Beran et al. (2012) reported that capuchin monkeys closely matched the performance of humans in a quantity judgment test in which information was incomplete but a judgment still had to be made. In each test session, subjects first made quantity judgments between two known options. Then, they made choices where only one option was visible. Both humans and capuchin monkeys were guided by past outcomes, as they shifted from selecting a known option to selecting an unknown option at the point (...) at which the known option went from being more than the average rate of return to less than the average rate of return from earlier choices in the test session. Here, we expanded this assessment of what guides quantity judgment choice behavior in the face of incomplete information to include manipulations to the unselected quantity. We manipulated the unchosen set in two ways: first, we showed the monkeys what they did not get (the unchosen set), anticipating that “losses” would weigh heavily on subsequent trials in which the same known quantity was presented. Second, we sometimes gave the unchosen set to another monkey, anticipating that this social manipulation might influence the risk-taking responses of the focal monkey when faced with incomplete information. However, neither manipulation caused difficulty for the monkeys who instead continued to use the rational strategy of choosing known sets when they were as large as or larger than the average rate of return in the session, and choosing the unknown (riskier) set when the known set was not sufficiently large. As in past experiments, this was true across a variety of daily ranges of quantities, indicating that monkeys were not using some absolute quantity as a threshold for selecting (or not) the known set, but instead continued to use the daily average rate of return to determine when to choose the known versus the unknown quantity. (shrink)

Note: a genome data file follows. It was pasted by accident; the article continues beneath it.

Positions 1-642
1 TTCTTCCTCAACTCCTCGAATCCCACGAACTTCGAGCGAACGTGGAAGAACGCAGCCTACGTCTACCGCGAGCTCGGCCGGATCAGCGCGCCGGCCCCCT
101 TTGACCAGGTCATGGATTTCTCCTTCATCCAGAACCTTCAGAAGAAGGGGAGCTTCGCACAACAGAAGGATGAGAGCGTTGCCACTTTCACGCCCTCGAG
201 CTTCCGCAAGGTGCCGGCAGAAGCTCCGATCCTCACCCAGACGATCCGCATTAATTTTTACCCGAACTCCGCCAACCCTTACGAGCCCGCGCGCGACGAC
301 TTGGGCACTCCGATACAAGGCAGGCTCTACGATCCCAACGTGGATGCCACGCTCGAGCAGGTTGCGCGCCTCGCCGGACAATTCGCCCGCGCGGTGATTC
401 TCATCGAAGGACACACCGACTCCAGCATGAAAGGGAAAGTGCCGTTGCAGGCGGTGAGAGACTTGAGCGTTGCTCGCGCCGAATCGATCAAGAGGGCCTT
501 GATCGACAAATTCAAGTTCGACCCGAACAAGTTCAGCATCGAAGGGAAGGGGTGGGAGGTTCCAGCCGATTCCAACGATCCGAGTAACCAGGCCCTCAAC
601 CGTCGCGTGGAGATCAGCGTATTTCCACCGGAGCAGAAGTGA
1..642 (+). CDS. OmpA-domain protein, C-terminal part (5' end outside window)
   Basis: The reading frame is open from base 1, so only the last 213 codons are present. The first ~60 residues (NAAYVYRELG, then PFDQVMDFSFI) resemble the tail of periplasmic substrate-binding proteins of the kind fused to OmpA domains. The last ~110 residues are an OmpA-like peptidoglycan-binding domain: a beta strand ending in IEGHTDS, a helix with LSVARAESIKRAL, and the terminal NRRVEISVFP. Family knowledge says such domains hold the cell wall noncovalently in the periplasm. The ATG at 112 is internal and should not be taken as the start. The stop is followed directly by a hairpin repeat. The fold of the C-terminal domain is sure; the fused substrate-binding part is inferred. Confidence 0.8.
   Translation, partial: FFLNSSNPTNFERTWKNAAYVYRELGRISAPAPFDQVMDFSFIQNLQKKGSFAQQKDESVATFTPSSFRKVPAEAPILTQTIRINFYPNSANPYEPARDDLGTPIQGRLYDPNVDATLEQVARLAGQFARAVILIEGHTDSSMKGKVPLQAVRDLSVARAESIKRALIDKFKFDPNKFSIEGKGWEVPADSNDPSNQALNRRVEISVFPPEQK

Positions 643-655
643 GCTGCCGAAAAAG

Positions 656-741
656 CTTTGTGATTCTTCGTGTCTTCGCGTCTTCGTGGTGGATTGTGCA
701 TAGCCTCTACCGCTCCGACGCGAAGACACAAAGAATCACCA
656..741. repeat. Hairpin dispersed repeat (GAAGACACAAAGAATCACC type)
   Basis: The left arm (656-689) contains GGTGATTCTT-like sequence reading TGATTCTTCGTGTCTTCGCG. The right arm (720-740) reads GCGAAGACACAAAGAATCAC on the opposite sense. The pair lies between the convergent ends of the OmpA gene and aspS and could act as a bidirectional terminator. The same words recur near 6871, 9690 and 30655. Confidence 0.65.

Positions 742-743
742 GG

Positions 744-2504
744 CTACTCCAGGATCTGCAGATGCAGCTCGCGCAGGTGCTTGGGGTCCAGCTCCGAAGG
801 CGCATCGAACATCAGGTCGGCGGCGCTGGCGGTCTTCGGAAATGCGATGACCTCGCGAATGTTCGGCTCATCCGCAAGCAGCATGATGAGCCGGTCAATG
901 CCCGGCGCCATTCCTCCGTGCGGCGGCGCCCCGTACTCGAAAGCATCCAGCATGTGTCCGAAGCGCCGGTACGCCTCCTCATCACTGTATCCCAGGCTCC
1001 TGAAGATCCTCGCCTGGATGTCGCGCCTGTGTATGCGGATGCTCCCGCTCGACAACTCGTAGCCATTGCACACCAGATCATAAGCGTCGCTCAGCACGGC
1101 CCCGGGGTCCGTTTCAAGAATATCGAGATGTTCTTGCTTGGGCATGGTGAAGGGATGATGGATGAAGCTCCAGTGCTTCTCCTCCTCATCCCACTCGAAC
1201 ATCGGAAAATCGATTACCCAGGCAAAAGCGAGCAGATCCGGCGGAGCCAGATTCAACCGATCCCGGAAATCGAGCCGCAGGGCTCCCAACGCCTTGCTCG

Our recent paper advocating adaptive management of invasive nonnative species (INS) in Kings Bay, Florida received detailed responses from both Daniel Simberloff, a prominent invasion biologist, and Mark Sagoff, a prominent critic of invasion biology. Simberloff offers several significant lines of criticism that compel detailed rebuttals, and, as such, most of this reply is dedicated to this purpose. Ultimately, we find it quite significant that Simberloff, despite his other stated objections to our paper, apparently agrees with our argument that proposals (...) for alternative management of established INS (i.e., alternatives to minimization/eradication) should not be rejected on an a␣priori basis. We argue that more specific development and application of adaptive approaches toward INS management, whether in Kings Bay or other appropriate case studies, would be facilitated if ecosystem managers and invasion biologists follow Simberloff’s lead on this key point. While Sagoff largely shares (and, indeed, served as a primary source for developing) our general arguments that challenge common moral and scientific assumptions associated with invasion biology, he does question our suggestion that participatory adaptive management provides an appropriate framework for approaching environmental problems in which science and politics are inherently entangled. We attempt to answer this criticism through a brief sketch of what participatory adaptive management might look like for Kings Bay and how such an approach would differ from past management approaches. (shrink)